Next, give an overview of the department you manage. Were you involved in its start-up, or turn-around? Do you market to businesses, consumers, or both? Is your call center inbound, outbound, or both? Which automation tools are utilized and did you have responsibility in the selection process?
Also be sure to tell how large your department is. How many intermediate supervisors do you manage? And how many representatives do you oversee? Do they work full-time or part-time? How many shifts do you supervise?
Also, tell the reader what is accomplished in your center. Does your department sell a service or product, provide full account management, place cold calls, generate or qualify leads, set appointments, take orders or provide customer service? Although a resume can only serve to outline your experience, it should be fleshed out enough to spark interest as someone who is well qualified to fit the reader’s needs.
The best way to grab the reader’s attention is to quantify your responsibility and accomplishments whenever possible. In other words, try to translate your responsibilities and accomplishments into numeric form. Some employers scan resumes for numbers and percentages and place great importance on them. Therefore, tell what size budget you control, and how much revenue your department generates. If possible, tell how your department contributes to the bottom line. And be sure to mention how much growth, in percentages, has occurred since you’ve taken over the department. This may seem inconsequential, but when quantifying your experience, be sure to use numbers and not letters, i.e. “1,000,000” not “one million.” Numerals, especially with lots of zeros, make a much greater impact on the reader!
Describe your responsibilities. Tell if you hire, train, motivate, and briefly how you accomplish this. Describe any innovative methods you employ for ferreting out successful call center employees and how you keep them motivated and productive. If turnover in your department is impressively low, state so.
Mention the way you monitor productivity standards and if you’ve had responsibility for structuring pay scales and incentive plans for employees.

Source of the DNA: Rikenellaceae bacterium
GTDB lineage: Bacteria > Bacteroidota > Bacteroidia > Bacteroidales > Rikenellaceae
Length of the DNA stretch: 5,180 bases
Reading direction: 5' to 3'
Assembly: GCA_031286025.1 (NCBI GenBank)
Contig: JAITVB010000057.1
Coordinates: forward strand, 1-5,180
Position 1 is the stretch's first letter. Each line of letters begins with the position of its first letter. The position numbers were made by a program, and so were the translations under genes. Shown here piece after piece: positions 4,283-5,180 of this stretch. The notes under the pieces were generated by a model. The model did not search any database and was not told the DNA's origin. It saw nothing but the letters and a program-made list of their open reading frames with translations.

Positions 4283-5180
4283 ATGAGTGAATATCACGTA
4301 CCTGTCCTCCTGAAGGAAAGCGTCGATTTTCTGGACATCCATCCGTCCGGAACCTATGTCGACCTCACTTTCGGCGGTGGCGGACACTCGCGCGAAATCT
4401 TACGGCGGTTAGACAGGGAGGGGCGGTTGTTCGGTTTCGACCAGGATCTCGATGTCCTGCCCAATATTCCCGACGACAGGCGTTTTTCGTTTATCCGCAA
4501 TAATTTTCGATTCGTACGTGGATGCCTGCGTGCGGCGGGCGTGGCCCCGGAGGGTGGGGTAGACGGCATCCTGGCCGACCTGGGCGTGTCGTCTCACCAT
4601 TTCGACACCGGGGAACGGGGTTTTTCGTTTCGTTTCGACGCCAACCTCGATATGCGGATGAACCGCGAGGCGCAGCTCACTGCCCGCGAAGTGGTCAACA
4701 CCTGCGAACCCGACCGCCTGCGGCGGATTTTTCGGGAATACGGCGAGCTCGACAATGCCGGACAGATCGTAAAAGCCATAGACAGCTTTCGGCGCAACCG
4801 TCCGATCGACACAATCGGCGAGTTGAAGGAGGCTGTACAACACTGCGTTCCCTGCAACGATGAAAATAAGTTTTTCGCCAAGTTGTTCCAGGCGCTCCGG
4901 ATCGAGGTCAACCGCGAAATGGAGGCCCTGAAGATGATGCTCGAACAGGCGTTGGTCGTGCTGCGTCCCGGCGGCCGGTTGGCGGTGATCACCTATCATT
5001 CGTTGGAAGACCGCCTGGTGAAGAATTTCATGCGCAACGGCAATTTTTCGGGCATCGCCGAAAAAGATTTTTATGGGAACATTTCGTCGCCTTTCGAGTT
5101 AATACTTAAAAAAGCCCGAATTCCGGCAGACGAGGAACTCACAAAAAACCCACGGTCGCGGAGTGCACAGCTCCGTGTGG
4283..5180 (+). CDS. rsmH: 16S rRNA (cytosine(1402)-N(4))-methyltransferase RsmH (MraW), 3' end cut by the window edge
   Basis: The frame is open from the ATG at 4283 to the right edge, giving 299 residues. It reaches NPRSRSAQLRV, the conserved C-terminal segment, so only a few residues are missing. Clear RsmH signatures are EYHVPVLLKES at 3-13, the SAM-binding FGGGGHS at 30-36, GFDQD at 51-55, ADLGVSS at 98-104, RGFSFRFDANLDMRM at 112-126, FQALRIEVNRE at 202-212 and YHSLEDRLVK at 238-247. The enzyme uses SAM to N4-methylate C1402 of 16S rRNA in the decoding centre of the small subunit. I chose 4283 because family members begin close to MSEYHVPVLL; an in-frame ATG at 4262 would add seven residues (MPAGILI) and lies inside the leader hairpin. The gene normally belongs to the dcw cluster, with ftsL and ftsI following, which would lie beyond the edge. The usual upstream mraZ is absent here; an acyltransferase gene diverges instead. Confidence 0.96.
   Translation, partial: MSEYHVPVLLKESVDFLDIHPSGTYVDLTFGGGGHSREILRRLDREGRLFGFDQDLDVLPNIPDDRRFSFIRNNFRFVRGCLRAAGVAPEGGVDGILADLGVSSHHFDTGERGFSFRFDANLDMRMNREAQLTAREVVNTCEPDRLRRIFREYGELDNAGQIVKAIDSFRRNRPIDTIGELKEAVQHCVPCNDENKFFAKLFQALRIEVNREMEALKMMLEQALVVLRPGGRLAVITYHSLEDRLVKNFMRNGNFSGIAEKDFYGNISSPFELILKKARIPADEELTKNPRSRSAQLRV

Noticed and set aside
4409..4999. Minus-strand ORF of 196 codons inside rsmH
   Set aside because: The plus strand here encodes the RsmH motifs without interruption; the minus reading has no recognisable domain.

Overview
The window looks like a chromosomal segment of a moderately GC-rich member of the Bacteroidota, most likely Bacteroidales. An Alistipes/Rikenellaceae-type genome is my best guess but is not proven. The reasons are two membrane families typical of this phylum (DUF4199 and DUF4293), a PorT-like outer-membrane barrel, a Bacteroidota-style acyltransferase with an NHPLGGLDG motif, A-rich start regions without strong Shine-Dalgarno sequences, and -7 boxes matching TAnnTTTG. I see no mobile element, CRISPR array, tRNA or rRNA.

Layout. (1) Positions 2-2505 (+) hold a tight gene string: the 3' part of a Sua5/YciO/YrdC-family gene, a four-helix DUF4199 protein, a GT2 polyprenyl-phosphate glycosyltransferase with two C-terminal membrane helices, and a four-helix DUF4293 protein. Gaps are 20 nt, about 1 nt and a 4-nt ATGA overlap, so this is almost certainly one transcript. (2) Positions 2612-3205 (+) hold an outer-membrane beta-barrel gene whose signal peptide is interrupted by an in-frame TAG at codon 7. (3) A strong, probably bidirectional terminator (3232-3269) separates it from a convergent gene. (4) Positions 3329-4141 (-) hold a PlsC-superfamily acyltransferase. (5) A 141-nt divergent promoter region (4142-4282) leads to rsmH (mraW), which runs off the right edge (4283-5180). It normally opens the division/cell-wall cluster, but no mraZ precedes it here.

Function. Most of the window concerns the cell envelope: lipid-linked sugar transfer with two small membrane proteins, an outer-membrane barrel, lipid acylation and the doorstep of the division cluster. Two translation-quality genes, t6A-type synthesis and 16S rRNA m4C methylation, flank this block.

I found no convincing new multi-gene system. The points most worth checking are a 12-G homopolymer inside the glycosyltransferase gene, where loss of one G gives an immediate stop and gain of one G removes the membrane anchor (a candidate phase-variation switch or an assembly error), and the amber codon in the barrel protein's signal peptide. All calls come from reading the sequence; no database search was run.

Describe your responsibility for devising marketing plans and strategies and your involvement in list selection, segmentation and database management. Also outline any involvement you have with other methods of sales or distribution, such as eCommerce.
And most importantly, make sure to emphasize your accomplishments in each position you have had.
Whatever you do, remember that key words are an essential ingredient for resumes to pop to the top of the prospect pile during the initial screening process.
You’ll find more success in your job search if you present as full a picture of yourself as you can in an orderly and concise manner.
Checklist For A Professional Call Center Resume
- What your company does
- How large the company is
- What your department sells or services
- How many you supervise
- Whether your department is inbound, outbound, sales, service or a combination
- Whether you sell to consumer or businesses
- Whether you sell nationally, regionally, or locally
- What automation is utilized
- If you have outside client contact
- If you’ve ever used a service agency
- If you’ve ever been involved in a start-up or turnaround
- The size of your budget
- The amount of revenue your department generates
- Your department’s contribution to the bottom line
- If you’ve been promoted
- Your accomplishments in each position you’ve held
- Your education, professional organizations or certifications